When taking photos of marks, its a good idea to take a photo of the area with the object in question marked. They puts the mark in context to the surroundings.


We use cast iron monument box's and rods very similar to these monument highway alignment control and or any property corners that fell within the pavement.

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The brassdisk in the picture of HT3818 looks like the correct mark. It is described as a disk in a concrete slab less than a foot from a wall and a paving notch (a change in the pavement surface). The mark shown is all that. The rod in the well may or may not have any relation to the disk. Both theories by 2OldFarts and ElCamino are very possible. It is difficult to tell from the pictures posted of the rebar in the well where it is in relation to the bridge or the mark on the bridge. I'll second ElCamino by saying that pictures of the surrounding area would be helpful.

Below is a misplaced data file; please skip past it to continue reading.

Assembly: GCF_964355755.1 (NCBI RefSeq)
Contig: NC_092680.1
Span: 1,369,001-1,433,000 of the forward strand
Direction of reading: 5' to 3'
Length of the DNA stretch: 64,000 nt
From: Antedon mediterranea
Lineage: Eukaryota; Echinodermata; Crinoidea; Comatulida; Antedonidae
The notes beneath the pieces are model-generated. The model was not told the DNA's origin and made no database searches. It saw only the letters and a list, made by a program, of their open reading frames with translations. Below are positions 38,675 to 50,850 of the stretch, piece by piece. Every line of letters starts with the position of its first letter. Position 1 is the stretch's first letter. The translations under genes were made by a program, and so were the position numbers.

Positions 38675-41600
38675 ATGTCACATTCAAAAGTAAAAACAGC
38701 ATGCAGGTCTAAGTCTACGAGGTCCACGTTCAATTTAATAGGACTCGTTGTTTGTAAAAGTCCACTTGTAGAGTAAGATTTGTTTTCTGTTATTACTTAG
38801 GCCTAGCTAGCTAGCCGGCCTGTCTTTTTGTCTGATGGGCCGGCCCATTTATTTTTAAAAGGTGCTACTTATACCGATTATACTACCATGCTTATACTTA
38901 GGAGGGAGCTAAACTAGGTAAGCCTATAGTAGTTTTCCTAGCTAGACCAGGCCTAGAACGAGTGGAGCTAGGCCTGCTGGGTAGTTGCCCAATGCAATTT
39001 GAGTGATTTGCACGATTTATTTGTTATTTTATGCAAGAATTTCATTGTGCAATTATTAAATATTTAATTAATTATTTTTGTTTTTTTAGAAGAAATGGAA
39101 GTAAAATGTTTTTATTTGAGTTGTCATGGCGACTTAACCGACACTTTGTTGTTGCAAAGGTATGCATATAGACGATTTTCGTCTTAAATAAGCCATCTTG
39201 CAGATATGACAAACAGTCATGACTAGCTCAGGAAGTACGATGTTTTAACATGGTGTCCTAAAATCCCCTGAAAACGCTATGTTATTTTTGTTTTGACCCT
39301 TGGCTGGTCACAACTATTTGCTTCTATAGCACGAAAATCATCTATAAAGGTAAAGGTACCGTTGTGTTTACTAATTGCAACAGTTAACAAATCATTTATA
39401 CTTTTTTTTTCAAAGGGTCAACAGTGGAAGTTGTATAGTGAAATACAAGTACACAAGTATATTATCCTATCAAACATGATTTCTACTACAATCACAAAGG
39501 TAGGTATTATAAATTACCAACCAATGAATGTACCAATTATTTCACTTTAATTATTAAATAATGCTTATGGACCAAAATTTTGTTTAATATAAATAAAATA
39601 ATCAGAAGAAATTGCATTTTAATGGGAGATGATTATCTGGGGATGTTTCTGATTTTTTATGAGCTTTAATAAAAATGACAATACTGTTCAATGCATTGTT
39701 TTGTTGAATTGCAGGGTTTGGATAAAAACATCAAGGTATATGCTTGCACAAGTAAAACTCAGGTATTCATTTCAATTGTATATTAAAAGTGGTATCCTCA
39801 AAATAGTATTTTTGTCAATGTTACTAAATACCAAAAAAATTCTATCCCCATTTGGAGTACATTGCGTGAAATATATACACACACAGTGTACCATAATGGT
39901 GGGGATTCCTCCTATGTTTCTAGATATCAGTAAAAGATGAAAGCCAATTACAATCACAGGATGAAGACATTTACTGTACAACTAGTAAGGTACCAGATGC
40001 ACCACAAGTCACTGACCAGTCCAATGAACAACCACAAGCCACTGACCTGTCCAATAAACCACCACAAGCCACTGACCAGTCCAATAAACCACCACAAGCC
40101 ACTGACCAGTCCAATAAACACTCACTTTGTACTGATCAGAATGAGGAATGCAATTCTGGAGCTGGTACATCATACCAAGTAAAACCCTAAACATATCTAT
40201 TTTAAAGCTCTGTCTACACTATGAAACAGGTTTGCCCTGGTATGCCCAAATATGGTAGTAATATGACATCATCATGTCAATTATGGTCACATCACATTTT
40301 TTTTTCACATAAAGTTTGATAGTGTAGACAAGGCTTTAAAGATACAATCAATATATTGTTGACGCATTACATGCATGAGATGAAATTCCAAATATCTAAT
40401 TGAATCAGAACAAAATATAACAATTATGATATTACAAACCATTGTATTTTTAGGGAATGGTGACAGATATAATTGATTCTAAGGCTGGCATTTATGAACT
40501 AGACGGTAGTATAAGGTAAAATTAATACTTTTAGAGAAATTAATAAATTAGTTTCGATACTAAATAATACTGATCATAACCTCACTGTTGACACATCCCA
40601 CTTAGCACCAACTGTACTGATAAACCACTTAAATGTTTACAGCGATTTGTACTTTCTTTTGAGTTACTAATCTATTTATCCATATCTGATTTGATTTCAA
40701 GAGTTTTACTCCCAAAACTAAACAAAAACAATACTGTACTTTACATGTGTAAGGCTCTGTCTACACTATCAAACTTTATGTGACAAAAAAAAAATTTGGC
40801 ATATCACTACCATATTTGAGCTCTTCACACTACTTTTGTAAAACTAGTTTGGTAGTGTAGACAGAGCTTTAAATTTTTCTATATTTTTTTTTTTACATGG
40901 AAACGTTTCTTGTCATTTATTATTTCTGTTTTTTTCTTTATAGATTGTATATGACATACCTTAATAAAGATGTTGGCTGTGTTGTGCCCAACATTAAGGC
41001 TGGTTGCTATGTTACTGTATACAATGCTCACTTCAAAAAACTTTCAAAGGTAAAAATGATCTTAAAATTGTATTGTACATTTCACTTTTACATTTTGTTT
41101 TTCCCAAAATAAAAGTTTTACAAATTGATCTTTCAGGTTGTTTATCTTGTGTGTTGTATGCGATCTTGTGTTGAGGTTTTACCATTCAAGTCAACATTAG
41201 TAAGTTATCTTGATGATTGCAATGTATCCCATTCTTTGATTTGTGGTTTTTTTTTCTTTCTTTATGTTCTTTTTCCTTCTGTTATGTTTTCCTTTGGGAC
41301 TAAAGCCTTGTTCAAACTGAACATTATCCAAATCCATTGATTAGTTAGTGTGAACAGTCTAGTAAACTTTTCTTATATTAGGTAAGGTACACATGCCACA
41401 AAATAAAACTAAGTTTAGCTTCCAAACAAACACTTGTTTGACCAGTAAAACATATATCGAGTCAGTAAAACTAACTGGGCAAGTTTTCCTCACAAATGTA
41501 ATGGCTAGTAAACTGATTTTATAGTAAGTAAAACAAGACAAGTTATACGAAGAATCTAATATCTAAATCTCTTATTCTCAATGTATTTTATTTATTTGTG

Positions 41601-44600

The first picture shown for HS3917 is the described mark. I base that on the mark's relation to the end of the concrete head wall (as seen to the left of the mark and PDA). Why the mark was 'reset' before it ever removed in the first place is anyone's guess, but the possibility of future construction might be correct. Because the reset mark is in a different location (you say about 50 feet away) it would need to be blue-booked into the NGS database seperately from the original mark (as all reset marks should).